The China National Petroleum Corporation (CNPC) is setting up the country’s first CCUS hub, China North-West, in the Junggar Basin. This area has a high concentration of large-scale emitters with relatively pure carbon dioxide streams.
In the first phase, operating by 2025, CNPC plans to construct the pipelines and storage systems, and capture 1.5 million tonnes of carbon dioxide each year from one of its own refinery facilities. In the second phase, expected to capture 3 million tonnes of carbon dioxide per year by 2030, the hub will expand its transport infrastructure, taking carbon dioxide from hydrogen production, as well as from other potential customers including cement, steel and power plants. The aim is to expand to 10 million tonnes per year by 2040.
Interest from industrial emitters is growing. China announced in 2020 that it was targeting carbon neutrality by 2060, and a national emissions trading scheme started operating in July 2021. Although carbon prices on the scheme have started low, at a few dollars per tonne, emitters are anticipating much higher prices by 2030 that will make CCUS a commercial proposition.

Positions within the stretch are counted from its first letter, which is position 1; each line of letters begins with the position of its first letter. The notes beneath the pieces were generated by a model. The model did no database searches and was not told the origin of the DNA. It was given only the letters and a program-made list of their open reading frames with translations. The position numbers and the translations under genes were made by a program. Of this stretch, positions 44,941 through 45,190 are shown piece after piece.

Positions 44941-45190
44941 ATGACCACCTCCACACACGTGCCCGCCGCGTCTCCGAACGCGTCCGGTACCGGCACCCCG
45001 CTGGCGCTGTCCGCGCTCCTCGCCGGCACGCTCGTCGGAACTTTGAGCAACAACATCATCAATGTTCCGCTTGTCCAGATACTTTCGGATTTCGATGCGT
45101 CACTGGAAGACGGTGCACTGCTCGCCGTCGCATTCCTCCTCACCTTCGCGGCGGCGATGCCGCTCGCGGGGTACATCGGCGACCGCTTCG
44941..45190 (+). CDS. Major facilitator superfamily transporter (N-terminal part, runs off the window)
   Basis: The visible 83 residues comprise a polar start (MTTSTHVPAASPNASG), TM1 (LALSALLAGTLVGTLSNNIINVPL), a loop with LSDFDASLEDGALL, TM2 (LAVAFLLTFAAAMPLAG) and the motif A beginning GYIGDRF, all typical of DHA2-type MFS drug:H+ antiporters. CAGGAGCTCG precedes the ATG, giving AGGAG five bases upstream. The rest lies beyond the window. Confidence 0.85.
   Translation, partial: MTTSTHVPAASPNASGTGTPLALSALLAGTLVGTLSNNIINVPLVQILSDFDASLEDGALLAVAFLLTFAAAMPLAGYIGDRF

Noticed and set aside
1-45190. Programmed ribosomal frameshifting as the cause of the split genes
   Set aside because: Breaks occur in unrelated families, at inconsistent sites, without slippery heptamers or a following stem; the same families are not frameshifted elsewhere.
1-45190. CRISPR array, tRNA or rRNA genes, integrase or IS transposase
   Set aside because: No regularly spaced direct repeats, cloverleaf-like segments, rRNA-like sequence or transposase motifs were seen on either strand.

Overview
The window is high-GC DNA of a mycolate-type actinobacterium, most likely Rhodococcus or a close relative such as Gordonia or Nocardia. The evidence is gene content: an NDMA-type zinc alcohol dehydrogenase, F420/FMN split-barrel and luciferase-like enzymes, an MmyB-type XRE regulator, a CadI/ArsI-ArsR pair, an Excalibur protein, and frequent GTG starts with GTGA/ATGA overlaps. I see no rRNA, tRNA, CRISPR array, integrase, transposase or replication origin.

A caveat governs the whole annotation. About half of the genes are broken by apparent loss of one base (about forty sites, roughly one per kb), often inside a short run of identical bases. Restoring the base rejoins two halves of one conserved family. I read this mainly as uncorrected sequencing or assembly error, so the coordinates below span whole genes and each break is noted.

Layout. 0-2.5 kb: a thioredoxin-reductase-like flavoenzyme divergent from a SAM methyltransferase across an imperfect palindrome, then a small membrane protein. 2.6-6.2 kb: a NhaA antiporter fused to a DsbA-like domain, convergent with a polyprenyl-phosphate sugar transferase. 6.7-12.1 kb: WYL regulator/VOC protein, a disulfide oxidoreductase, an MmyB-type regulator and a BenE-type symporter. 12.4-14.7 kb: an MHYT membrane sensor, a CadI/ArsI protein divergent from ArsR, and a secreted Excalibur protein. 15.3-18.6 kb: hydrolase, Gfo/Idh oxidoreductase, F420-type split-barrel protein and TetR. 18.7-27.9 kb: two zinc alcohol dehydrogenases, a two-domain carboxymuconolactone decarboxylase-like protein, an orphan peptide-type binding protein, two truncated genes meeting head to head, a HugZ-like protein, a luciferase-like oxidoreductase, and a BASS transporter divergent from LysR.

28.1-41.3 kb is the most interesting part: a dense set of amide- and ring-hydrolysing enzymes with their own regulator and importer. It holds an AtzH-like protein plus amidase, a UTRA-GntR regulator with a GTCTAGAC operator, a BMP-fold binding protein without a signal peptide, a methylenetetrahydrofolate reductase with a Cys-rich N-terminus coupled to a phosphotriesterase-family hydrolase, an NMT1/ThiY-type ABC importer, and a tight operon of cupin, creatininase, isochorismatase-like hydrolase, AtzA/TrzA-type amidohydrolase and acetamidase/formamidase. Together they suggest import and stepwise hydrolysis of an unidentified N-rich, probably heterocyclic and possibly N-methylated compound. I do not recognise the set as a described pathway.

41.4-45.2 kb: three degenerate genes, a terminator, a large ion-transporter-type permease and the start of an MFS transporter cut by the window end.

Policy support mechanisms for capital expenditure and operating expenses are still under discussion for the transport and storage infrastructure. Negotiations are also in progress with potential emitters to create a commercial foundation for capture. These mechanisms will become clearer when China’s National Development and Reform Commission publishes its CCUS plan, expected by early 2022.
CNPC is planning to build three additional hubs in China by 2030.